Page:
GOP-controlled state legislatures aim to pick up where the now-disbanded 1776 Commission left off. Republican lawmakers in several states are moving forward with legislation that would implement similar efforts.
Bills proposed in Arkansas, Iowa and Mississippi prevent the use of the 1619 project as a part of teaching the legacy of slavery.
The Arkansas legislature is considering two bills that would limit racial justice in the curriculum. House Bill 1231 would prevent schools from using the 1619 Project as a part of the curriculum.
House Bill 1218 goes a step further by preventing lessons that promote the overthrow of the U.S. Government, division between certain groups of people or social justice for certain groups — including race, gender, political affiliation and social class.
Arkansas Gov. Asa Hutchinson has expressed a preference for maintaining local control and wanting parents to have opportunities to challenge curriculum locally.
An Oklahoma bill would target teachers directly for teaching so-called divisive topics, including the U.S. is a racist country at its core. Recently, a Georgia lawmaker launched an inquiry into whether public universities in the state are teaching about white privilege or oppression.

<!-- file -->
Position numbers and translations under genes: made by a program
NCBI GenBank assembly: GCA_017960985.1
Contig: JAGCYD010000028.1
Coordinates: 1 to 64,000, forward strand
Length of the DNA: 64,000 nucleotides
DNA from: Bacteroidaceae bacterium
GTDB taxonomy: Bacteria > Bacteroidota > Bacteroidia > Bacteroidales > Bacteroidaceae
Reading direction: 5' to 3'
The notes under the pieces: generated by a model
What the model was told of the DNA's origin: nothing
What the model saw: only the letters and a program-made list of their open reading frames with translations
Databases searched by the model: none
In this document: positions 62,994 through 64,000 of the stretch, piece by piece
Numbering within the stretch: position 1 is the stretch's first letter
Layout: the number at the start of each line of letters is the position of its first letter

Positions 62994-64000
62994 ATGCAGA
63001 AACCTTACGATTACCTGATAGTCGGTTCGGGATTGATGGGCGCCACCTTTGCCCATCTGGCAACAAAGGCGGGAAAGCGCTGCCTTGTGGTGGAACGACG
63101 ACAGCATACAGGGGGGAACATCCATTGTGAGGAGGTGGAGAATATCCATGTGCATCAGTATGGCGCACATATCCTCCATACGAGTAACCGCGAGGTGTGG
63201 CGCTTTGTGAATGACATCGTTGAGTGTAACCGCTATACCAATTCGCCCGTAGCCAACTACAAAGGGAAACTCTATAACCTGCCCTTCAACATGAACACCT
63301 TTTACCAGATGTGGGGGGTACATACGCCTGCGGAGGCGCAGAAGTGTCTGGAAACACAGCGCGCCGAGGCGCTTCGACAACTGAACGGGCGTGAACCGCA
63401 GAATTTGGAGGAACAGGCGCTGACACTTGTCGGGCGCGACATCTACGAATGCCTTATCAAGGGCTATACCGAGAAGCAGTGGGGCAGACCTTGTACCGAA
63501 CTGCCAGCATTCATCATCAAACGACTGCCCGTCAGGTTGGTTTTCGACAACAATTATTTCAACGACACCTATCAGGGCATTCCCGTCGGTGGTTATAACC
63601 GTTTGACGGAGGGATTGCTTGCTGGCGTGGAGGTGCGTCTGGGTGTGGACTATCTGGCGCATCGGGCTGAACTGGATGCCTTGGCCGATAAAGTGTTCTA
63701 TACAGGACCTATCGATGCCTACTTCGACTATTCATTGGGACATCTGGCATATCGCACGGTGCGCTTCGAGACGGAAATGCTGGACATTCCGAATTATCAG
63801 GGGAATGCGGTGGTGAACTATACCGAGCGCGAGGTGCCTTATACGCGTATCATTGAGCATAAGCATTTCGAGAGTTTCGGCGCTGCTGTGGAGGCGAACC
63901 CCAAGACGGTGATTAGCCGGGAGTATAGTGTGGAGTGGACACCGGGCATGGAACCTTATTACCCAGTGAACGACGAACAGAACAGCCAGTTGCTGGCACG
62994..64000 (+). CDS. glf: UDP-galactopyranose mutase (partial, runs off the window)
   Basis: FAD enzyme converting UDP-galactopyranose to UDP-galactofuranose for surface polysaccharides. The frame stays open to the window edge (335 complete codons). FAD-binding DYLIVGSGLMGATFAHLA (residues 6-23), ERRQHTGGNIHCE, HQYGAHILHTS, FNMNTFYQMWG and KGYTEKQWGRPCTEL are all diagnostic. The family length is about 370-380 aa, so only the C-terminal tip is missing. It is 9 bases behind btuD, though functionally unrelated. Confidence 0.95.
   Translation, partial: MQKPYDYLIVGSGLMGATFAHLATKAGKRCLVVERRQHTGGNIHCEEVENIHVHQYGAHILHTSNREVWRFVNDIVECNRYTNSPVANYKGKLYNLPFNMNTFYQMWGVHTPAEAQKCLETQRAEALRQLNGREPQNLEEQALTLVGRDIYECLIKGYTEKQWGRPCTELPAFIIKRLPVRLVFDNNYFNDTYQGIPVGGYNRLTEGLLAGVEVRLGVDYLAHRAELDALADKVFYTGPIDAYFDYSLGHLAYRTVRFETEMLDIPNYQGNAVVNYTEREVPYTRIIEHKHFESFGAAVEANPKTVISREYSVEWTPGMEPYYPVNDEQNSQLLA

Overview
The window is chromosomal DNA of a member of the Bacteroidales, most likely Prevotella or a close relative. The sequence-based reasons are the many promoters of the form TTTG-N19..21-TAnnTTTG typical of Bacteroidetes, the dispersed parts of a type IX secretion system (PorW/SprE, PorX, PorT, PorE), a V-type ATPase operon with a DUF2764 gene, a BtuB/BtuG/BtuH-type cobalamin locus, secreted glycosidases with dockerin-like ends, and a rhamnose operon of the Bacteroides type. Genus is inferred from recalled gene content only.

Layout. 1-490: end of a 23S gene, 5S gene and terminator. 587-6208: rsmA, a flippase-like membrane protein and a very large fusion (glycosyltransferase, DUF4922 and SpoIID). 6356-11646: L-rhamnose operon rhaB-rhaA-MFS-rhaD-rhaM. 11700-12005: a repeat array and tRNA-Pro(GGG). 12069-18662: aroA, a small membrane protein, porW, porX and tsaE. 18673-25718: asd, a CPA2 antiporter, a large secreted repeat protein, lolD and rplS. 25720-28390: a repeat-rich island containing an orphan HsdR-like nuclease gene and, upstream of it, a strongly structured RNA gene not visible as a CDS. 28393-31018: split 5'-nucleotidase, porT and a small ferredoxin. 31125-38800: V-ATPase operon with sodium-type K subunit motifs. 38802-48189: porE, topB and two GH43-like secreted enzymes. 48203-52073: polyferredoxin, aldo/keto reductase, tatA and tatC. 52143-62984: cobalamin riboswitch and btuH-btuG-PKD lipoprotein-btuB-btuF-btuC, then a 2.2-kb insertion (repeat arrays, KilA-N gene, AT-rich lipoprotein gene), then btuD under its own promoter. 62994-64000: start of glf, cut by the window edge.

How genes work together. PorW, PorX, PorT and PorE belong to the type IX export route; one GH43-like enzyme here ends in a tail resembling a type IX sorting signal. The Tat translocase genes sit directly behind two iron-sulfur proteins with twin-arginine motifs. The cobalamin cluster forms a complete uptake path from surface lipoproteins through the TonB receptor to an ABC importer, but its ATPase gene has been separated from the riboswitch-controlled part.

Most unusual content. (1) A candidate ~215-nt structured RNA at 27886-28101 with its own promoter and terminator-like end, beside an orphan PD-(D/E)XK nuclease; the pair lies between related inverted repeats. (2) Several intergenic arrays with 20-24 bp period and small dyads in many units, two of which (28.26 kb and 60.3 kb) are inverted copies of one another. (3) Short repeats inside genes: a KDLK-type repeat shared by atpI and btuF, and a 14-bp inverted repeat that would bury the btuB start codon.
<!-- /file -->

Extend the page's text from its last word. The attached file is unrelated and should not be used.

How violations of these proposed bills would be interpreted is unclear. As reported previously by NewsOne, similar to the 1776 Commission, these measures are fueled by a fear of accurate historical accounts.
Failing to teach history and prioritizing the feelings of white conservatives could be seen as a contributing factor to the January 6 attacks and a willingness to believe conspiracy theories and other fabrications.
Educators have also raised concerns about academic freedom and job security for teaching accurate history. Some even see the proposed laws as limiting student opportunities beyond the classroom.
Matthew Boedy, the state conference president of the American Association of University Professors and a University of North Georgia professor, called questions an effort to intimidate professors. In an interview with the Associated Press, Boedy called the request an attack on higher education.
“It perpetrates a pernicious agenda,” Boedy said. “I don’t know why a state representative who won his district by 40 points needs to throw red meat to his base, but this echoes national conservative discourse that has been laughed from the public square by historians and other experts.”
If passed, such laws could interfere with educator’s abilities to join efforts such as the Black Lives Matter at School events taking place this week. Started in 2016, the week of action takes place during the first week of Black History Month. Encouraging lessons and conversations about Black history, anti-racist movements, and intersectional Black identities.
Opposition to teaching curriculum consistent with objectives of racial equity and social justice mimics Jim Crow-era tactics to control information.